Charlie Brown

How the Great Pumpkin Became Great

The origins of Linus's pumpkin deity, who "rises out of the pumpkin patch and flies through the air and brings toys to all the children in the world."
The Dance of Death

A Roman Feast… of Death!

The banquet hall was painted black from ceiling to floor. By the pale flicker of grave lamps, the invited senators coud make out a row of tombstones.
Martin Luther King, Jr.

Why MLK Believed Jazz Was the Perfect Soundtrack for Civil Rights

Jazz, King declared, was the ability to take the “hardest realities of life and put them into music, only to come out with some new hope or sense of triumph.”
Oscar Wilde

Oscar Wilde’s Pamphlet: “Children in Prison and Other Cruelties of Prison Life”

Wilde's description is heart-wrenching, but that doesn't hold him back from the usual wit and drama that characterize his writing.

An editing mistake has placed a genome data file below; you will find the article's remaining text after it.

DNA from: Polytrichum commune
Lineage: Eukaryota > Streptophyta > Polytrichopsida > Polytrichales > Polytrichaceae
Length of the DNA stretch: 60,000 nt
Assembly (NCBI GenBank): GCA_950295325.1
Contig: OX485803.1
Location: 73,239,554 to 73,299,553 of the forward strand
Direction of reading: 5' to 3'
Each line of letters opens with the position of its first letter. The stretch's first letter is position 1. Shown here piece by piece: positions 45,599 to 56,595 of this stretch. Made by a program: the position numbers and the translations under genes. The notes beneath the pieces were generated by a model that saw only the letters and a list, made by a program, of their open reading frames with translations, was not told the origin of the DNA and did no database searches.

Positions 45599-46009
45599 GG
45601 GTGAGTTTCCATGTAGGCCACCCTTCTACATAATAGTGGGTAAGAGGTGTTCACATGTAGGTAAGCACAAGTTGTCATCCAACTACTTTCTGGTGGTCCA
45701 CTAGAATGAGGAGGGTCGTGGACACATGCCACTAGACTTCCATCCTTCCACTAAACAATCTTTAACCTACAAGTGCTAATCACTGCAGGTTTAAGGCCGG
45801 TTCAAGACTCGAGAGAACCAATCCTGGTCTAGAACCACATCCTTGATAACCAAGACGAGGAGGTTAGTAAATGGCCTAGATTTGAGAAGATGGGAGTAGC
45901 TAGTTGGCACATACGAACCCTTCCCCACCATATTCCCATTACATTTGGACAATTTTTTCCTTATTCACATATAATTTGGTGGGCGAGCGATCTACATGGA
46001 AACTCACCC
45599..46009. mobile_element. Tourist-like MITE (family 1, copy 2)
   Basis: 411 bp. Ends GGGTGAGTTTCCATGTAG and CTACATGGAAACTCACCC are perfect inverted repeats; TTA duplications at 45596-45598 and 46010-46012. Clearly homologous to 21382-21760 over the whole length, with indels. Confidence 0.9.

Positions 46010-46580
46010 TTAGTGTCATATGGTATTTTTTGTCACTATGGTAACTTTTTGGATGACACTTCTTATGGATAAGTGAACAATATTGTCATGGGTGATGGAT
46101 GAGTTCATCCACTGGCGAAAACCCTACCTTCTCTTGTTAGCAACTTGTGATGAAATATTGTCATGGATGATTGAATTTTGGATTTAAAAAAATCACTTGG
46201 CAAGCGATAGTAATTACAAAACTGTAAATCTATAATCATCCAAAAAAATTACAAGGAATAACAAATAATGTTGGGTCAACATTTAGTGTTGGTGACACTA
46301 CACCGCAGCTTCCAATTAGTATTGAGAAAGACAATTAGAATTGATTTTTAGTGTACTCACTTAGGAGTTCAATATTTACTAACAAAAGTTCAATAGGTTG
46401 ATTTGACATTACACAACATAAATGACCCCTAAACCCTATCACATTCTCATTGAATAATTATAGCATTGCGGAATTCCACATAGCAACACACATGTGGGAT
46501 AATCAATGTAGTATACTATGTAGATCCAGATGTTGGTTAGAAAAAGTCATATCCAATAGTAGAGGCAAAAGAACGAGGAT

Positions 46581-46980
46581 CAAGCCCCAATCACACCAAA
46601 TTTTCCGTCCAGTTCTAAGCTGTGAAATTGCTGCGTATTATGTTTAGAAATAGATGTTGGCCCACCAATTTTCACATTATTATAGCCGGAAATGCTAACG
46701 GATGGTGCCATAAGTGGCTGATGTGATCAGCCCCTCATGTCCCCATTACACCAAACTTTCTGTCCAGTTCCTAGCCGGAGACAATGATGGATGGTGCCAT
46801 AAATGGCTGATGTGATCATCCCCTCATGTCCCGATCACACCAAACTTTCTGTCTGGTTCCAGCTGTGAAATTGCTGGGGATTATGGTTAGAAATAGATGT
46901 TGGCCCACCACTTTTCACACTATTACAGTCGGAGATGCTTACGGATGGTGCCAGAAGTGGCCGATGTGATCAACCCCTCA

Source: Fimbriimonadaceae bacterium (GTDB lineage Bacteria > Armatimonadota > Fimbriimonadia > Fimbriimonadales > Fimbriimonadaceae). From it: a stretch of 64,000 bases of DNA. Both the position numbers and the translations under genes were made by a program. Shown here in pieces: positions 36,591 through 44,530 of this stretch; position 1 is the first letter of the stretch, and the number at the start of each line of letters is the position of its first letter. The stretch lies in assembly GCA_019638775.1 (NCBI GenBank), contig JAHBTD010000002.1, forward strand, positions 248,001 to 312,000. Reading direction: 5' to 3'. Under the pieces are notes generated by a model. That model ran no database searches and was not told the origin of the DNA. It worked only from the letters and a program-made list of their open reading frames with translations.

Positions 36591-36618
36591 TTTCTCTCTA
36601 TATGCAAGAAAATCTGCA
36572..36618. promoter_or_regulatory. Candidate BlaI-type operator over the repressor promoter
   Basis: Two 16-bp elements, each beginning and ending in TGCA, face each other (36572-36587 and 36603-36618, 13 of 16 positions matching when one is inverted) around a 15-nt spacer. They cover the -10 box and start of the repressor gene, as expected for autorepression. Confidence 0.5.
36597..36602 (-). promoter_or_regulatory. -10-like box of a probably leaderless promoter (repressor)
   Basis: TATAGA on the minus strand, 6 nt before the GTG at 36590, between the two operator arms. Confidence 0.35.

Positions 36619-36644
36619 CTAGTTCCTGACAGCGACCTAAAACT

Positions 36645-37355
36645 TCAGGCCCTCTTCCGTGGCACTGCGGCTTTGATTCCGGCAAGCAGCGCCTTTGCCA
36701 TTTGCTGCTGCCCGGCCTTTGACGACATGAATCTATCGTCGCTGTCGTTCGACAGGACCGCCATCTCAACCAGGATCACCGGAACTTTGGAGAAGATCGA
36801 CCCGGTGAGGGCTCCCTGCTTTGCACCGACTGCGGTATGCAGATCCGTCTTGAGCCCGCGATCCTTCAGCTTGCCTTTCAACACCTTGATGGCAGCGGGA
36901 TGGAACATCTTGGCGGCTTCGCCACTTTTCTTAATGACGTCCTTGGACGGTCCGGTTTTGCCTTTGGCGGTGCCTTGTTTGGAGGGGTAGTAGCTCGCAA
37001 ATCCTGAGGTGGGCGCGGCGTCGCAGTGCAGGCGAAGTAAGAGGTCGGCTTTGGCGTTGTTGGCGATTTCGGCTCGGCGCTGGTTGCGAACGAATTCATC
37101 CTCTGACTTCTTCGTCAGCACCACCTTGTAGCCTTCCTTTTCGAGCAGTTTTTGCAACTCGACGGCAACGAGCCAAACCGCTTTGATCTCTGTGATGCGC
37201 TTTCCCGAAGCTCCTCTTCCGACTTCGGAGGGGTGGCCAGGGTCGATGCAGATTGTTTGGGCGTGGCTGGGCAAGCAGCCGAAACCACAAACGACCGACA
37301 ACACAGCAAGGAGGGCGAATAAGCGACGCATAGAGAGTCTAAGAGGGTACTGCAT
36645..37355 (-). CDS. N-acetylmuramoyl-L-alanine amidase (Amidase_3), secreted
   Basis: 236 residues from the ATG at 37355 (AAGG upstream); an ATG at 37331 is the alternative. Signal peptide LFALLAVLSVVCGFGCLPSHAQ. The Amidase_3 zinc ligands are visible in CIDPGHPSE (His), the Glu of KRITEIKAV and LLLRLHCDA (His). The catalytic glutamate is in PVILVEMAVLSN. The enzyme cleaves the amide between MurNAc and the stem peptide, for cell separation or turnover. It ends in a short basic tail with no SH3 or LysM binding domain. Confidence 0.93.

First Landing of Christopher Columbus

The Columbian Exchange Should Be Called The Columbian Extraction

Europeans were eager to absorb the starches and flavors pioneered by the indigenous peoples of the Western Hemisphere.
Che Guevara

Che Guevara

In 1964, 5 years after the end of the Cuban revolution, Che Guevara wrote for an academic journal. Read the Cuban leader in his own words.
Richard Nixon at the Great Wall of China

Why Did Nixon Burn the China Hands?

Nixon targeted Foreign Service officers who served in China in the 1940s as communist sympathizers and "fellow travelers." Then he opened trade relations.
A Hudson Bay Company trading post

Why the Dakota Only Traded among People with Kinship Bonds

“Trapping was not a ‘business for profit’ among the Dakota but primarily a social exchange,” one scholar writes.
The Flower Girl by Charles Cromwell Ingham, 1846

When Botany Was for Ladies

In nineteenth century America, young women took to studying botany—a conjoining of interest, social acceptance, and readily available schooling.
A 19th-century advertisement for Hood's Tooth Powder

How the Ban on Medical Advertising Hurt Women Doctors

Intended to protect consumers from unscrupulous quackery, a nineteenth-century ban on medical advertising proved to be a double-edged sword.